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A dental crown is also sometimes referred to as a ‘cap’. This is appropriate as a crown does exactly that. It places a cap on top of a damaged tooth.
They are often used as a protective cover for teeth where teeth are either fractured or where there is a large part of the tooth missing or as a preventative protective measure after a tooth has been root canal treated. They can also be used where a tooth has a large filling to add to the tooth’s integrity or to correct spacing and shaping issues. Cosmetic Crowns are quite commonly used to give patients the smile they always dreamed about.
Full Gold Crowns
One of the strongest materials that a dental crown can be made from is gold. Whilst this is strong though, it is obviously highly visible and may not be suitable for everyone. These are generally used in the back teeth, under the NHS sector.
Porcelain Bonded to Metal Crowns
Whilst the porcelain is used to match the colour of the existing teeth, it is usually bonded to metal to give the crown the additional strength that is needed. This especially applies on the crowns provided on the back teeth of the mouth, which do much of the chewing and grinding whilst eating.
Porcelain Bonded to Gold Crowns
As above, porcelain can be bonded to gold to provide one of the strongest options available for a dental crown. The gold provides a stronger and closer bond to the underlying tooth tissue on account of the malleable nature of gold. In other words, as you chew, the gold tends to mould itself into a better position.
Full Ceramic Crowns
Whilst porcelain is often bonded to metal to give a crown extra strength; in cases where the added strength is not so needed, such as front teeth, full ceramic crowns such as Empress crowns and Inceram crowns may be used instead. These have the advantage of looking more natural and are less likely to show the metal of the crown if gums recede at all. These crowns enable the dentist to give the patient the smile he/she always dreamed about. Please refer to our photo gallery of the cases your dentist has carried out.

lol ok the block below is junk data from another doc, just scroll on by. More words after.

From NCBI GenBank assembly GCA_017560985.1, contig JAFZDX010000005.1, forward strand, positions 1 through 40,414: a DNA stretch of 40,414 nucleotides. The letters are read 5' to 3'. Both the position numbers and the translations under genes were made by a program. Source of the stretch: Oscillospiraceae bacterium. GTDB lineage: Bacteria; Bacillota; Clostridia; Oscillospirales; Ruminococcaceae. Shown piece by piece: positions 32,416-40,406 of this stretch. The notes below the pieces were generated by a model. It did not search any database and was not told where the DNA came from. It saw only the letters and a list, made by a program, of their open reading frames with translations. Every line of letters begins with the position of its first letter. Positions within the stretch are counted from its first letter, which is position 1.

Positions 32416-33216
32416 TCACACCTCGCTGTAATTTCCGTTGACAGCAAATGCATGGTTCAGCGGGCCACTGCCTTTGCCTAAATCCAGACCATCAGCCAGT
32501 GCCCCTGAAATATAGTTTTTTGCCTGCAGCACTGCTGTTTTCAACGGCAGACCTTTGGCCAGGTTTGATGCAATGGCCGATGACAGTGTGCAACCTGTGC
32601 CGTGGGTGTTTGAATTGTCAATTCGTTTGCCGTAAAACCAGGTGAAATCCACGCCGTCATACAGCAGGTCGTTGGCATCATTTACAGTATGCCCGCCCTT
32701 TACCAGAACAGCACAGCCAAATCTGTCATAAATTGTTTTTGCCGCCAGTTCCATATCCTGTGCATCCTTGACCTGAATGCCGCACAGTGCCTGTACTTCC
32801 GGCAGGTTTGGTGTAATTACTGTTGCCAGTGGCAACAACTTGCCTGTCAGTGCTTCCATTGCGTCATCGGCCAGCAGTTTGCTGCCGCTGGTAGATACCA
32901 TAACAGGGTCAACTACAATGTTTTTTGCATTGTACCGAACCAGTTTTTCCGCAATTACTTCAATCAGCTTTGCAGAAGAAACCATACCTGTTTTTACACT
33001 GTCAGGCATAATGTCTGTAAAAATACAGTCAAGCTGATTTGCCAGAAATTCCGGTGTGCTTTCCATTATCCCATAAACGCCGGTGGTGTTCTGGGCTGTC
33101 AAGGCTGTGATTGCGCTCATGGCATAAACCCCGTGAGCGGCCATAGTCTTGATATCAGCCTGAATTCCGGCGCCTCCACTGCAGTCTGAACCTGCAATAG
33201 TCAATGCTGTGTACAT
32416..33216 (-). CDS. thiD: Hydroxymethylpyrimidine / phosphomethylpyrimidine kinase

Post and Core Crowns
A post is often used where the tooth has deteriorated to the point where there is insufficient structure for a crown to be placed, unless an inner structure to provide further strength, is first created. These inner core structures to support a crown are called a post and core. This is placed into the root canal of a tooth before a crown is attached. These are generally quite successful, but statistics have shown that up to 60-80% of post and core crowns fail within 5 years after the first recementation. It is now more predictable to extract the tooth and replace the tooth with a dental implant.
Please refer to the section about failing post and core treatments and dental implants for further information.
Cosmetic Crowns and Veneers
As well as being used to strengthen the structure of a tooth, crowns may also be used for cosmetic purposes to improve the shape and appearance of a tooth where required.
After an examination has taken place, including the use of radiography, the suitability of the various types of crowns available will be discussed with you at this stage. You will then need to make a second appointment at which, the tooth will be prepared to a specific design to accommodate a veneer or a crown on each respective tooth. An impression will then be taken of the tooth and that will then be sent to a dental laboratory for the crown or veneer to be made especially to fit onto your tooth. A temporary crown/veneer will be fitted for the duration of the preparation period.
At your final appointment, the temporary crown will be removed and the new crown will be fitted and adjusted for a correct bite and will then be firmly attached using dental cement. It will be necessary for further appointments to monitor the crowns/veneers for an initial period afterwards.
It is most important to floss between natural teeth and crowns/veneers as part of your oral health maintenance programme.